Readers and theatre goers and fans also like a peek behind the curtain. How do you cast a play? Do the actors hired for your work look like the ones you imagined when you were creating them? Who’s your favorite director? Why? What was the best (and worst) production of any of your work? (Leave out specific identification of the offending theatre…it’s a small town.) Write about an amazing production of someone else’s play or recount a memory of a play you saw years and years ago that still sticks with you. Ask your readers to tell you about their favorite production of any play and put that in a future newsletter. Ask them which play they wish someone would write. Put together a survey. In other words, get your fans to interact with you, otherwise known as that horrid word “engagement.”

Ask yourself what your newsletter subscribers NEED. A calendar of upcoming shows you think they’d enjoy? A monologue or scene that got cut from one of your plays? A really wonderful – or really awful – review of a previous production of one of your plays? Information about upcoming productions or publications or interviews?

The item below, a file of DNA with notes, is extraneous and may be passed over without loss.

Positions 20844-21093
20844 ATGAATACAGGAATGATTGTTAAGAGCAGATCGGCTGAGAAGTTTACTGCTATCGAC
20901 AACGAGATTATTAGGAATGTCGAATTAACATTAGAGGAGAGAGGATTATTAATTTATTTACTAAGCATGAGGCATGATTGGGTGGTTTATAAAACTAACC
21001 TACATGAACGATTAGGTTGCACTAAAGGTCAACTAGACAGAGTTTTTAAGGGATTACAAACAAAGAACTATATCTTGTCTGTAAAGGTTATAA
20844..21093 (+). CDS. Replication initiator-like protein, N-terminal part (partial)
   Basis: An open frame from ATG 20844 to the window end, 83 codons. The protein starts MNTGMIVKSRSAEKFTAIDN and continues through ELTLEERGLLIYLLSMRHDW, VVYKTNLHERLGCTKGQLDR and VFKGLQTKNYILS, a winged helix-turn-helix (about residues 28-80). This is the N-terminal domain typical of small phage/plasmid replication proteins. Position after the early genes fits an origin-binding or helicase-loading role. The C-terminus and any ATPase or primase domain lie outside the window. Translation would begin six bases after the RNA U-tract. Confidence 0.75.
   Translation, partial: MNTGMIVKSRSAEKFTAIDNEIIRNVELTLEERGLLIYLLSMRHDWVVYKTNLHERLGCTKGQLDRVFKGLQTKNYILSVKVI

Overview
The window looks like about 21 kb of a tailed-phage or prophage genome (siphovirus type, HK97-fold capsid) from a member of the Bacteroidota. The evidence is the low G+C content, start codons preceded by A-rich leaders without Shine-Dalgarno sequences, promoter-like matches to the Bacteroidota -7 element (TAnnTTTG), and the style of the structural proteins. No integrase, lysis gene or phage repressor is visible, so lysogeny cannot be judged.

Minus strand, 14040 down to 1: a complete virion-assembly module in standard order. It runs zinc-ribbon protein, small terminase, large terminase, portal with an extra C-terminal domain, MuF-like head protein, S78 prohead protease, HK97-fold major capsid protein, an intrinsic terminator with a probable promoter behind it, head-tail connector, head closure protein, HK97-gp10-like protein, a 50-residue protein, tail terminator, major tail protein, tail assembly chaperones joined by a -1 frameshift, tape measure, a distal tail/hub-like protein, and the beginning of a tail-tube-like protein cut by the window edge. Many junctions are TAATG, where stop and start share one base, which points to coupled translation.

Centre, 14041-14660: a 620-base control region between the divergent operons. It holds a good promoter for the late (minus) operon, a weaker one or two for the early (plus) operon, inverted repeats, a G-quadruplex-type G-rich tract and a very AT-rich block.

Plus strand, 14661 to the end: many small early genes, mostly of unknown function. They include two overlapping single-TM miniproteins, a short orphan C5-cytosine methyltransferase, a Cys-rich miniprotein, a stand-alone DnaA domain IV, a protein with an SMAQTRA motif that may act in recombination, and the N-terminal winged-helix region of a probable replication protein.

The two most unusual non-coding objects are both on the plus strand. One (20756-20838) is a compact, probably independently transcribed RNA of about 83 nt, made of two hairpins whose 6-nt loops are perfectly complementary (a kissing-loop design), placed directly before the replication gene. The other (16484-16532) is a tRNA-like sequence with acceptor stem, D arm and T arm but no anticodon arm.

Currently, I write two professional newsletters with a combined 4,000 subscribers. I began writing them in 2015.

For my Book Club for Kids podcast, I didn’t want the newsletter to be about ME. I wanted to give subscribers something that was useful. I knew that my audience of teachers, parents, and librarians needed help getting reluctant readers to pick up a book. So every month, I send a reading tip from a librarian or an education specialist. The newsletter also includes promotional material: information about the latest episode, an invitation to check out my other podcast The Fina Mendoza Mysteries, and an invitation to contact me if they want to bring the podcast to their school.

For my Fina Mendoza Mysteries civics series, I write a Facts Behind the Fiction newsletter where I expand on some Congressional fact mentioned in the books or podcast. The newsletter also includes links to research material, as well as links to the audio and to bookstores where the audience can buy the book.